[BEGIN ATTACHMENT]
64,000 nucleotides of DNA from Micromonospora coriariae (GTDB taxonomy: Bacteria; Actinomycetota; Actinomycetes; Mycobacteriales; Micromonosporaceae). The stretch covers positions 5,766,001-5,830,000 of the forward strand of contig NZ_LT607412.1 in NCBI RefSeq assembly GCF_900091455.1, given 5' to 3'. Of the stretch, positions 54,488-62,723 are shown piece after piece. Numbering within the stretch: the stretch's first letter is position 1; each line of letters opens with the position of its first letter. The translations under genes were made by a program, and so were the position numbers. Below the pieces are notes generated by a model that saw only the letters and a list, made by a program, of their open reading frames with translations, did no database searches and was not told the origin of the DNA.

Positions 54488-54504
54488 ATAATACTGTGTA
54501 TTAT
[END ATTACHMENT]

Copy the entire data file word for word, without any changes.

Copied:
64,000 nucleotides of DNA from Micromonospora coriariae (GTDB taxonomy: Bacteria; Actinomycetota; Actinomycetes; Mycobacteriales; Micromonosporaceae). The stretch covers positions 5,766,001-5,830,000 of the forward strand of contig NZ_LT607412.1 in NCBI RefSeq assembly GCF_900091455.1, given 5' to 3'. Of the stretch, positions 54,488-62,723 are shown piece after piece. Numbering within the stretch: the stretch's first letter is position 1; each line of letters opens with the position of its first letter. The translations under genes were made by a program, and so were the position numbers. Below the pieces are notes generated by a model that saw only the letters and a list, made by a program, of their open reading frames with translations, did no database searches and was not told the origin of the DNA.

Positions 54488-54504
54488 ATAATACTGTGTA
54501 TTAT